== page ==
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The Linguistic Analysis For Online Deception English Language Essay

Abstract—Previous studies on deception detection use verbal and nonverbal language but it is less predictable who is telling lies in online communication. This preliminary study, therefore, aims to investigate what linguistic features are used by truth-tellers and deceivers in Thai online chat. All chat messages were then analyzed by using frequency word count, categorizing word classes, and comparing other typical features. The results show that some word classes (e.g., gender particles and auxiliary verbs) and other typical features (e.g., initiation, conversation details, sentence types, and flirtation) seem to be a possible indicator of cyber deception.

Keywords-deception detection; online communication; Thai language; linguistic analysis

Deception in Online Communication

The rapid growth of Information Technology provides a new mode of communication as well as opens up new possibilities for online crimes: phishing personal information, sexual harassment, and other online deceits [1], [2]. These problems have led to a new research trend in Social Psychology and Information Technology (IT) to investigate deceptive cues in online communication, for example, e-mail, online discussion and instant messaging. Traditionally, research into deception detection has investigated face-to-face communication using verbal language (spoken language) and nonverbal language, such as gesture, eye movement, and facial expression [3]. However, it is less predictable who is telling lies in online communication because only the text-based message is available [4]. The deception detection in online communication then can be examined by analyzing verbal language (linguistic cues) [5]. Yet, most previous studies are limited to English language and these deceptive linguistic cues might not be applicable to other language. This preliminary study, therefore, attempts to expand the scope of analysis in another language by finding out what linguistic features are used by truth-tellers and deceivers in Thai online chat.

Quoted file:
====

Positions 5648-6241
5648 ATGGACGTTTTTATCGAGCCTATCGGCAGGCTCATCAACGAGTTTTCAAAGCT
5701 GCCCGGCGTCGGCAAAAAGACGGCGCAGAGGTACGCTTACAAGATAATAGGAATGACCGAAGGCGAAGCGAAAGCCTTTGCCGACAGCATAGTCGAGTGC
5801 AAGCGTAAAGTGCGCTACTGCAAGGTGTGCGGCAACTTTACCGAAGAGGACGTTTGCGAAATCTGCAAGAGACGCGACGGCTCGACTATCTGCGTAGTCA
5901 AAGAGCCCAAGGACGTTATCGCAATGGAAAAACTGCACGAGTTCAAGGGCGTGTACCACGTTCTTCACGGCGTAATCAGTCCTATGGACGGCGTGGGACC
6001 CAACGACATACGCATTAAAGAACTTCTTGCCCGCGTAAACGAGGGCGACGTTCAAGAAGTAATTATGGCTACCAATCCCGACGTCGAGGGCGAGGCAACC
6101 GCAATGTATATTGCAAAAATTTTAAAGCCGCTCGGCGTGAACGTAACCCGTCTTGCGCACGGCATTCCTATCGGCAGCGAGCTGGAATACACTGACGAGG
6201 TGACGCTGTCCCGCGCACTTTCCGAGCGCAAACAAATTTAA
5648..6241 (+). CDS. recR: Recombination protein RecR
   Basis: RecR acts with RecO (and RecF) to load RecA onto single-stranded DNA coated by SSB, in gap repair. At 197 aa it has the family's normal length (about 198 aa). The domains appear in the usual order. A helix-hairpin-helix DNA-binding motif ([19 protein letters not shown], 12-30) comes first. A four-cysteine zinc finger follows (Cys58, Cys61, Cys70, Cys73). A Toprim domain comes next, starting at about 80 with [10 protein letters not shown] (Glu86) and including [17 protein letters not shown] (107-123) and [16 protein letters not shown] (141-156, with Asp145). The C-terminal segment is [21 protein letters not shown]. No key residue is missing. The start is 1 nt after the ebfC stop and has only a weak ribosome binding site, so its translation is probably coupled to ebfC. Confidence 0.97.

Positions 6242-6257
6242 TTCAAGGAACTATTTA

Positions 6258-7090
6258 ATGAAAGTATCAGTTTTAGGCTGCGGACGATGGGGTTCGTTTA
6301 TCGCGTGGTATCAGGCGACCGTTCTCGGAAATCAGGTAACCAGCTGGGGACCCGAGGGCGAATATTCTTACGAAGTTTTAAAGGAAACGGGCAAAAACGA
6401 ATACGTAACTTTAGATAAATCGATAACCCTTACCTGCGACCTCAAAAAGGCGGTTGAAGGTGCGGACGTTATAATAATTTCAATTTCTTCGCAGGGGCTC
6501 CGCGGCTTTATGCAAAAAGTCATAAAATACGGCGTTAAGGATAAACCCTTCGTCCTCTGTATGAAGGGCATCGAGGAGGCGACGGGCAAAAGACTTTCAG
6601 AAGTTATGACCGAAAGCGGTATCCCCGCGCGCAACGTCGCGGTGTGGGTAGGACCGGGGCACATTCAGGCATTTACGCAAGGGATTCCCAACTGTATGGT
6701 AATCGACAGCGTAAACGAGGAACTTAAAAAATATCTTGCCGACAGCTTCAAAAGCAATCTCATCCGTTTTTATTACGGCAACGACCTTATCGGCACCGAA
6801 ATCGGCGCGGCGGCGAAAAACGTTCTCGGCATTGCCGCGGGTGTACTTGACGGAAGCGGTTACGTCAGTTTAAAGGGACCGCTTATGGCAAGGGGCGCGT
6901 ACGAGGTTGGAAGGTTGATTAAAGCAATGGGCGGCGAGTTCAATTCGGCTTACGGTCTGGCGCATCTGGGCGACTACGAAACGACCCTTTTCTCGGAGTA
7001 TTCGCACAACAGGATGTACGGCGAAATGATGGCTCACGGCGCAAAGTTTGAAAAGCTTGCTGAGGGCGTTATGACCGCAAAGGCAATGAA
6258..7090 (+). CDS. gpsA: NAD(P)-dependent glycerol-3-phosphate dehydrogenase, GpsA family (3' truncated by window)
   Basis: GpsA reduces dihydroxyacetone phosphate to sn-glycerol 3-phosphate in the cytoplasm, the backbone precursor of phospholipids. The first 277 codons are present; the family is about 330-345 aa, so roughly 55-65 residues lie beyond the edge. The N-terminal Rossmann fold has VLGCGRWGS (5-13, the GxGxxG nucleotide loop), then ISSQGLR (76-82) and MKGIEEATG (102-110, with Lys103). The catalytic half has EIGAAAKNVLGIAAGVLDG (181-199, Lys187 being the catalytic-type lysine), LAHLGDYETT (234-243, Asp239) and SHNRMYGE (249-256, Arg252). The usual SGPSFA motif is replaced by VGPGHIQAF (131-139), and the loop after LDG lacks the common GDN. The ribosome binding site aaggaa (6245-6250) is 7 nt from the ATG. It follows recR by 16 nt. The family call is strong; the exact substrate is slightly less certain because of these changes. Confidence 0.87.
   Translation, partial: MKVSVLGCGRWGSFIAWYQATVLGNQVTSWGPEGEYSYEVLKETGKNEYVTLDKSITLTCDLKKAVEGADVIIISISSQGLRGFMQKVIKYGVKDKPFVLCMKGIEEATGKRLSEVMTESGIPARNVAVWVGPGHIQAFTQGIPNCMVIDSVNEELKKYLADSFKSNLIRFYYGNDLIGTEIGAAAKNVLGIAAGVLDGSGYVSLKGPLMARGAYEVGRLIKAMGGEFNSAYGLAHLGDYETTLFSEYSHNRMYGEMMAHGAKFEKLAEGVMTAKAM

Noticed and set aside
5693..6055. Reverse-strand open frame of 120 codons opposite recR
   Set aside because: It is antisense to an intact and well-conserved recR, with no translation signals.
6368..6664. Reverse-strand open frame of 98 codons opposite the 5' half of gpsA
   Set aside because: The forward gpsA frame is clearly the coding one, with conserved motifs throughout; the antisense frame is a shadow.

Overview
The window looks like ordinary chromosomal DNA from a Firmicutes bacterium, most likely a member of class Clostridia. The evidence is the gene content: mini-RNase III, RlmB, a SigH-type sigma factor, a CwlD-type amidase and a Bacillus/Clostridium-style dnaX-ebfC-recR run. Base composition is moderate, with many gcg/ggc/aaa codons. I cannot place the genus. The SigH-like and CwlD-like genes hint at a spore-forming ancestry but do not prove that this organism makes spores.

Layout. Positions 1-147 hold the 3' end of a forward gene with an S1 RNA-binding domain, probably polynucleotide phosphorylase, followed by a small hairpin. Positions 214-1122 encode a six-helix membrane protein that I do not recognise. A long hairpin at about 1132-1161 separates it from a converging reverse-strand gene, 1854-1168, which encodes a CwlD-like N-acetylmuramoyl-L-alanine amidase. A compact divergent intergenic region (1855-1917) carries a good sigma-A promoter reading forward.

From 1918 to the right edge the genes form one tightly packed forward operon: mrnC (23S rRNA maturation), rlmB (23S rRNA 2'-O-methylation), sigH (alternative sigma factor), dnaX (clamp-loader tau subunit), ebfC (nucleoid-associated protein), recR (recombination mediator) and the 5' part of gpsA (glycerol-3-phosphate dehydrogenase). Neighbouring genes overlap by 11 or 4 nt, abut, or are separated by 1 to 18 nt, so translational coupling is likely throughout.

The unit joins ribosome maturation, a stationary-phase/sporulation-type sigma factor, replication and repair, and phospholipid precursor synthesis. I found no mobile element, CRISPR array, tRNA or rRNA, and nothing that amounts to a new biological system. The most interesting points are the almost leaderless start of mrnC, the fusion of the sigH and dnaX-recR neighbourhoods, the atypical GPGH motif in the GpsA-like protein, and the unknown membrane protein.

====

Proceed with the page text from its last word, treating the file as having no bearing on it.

Linguistic AnalysIS for Online Deception

Previous studies on detecting deception in online deception center on English language use by analyzing linguistic features. The methods of analysis can be divided in two major categories: traditional linguistic analysis and automated linguistic analysis. The former analysis is influenced by the idea from Social Psychology that categorizing language use (parts of speech, linguistic style, positive/negative words) in communication can reflect the speaker’s inner feelings and motives [6], such as Linguistic-Based Cues (LBC) [7]. The latter one, influenced by Information Technology, emphasizes using computer-based software, such as Linguistic Inquiry and Word Count (LIWC) [8], [9] and Agent99Analyzer [8]. The limitation of both analyses is the overemphasis on English language at the surface level because of these previous research focuses: establishing deception detection software and measuring its reliability of detecting deception.

Linguistic Indicators Used by Deceivers in Online Communication

The findings in the previous studies reveal that some distinctive linguistic features can be an indicator of deception in online communication, as summarized in the following:

Fewer self-references (1st personal pronoun)the deceivers try to dissociate themselves from the online conversation or group discussion [9].

More negative emotion wordsthe deceivers may feel anxious and guilty of telling lies so the use of negative words display their inner feelings [10]

Less lexical diversity and complexityit is difficult for deceivers to use complex words when telling lies [5].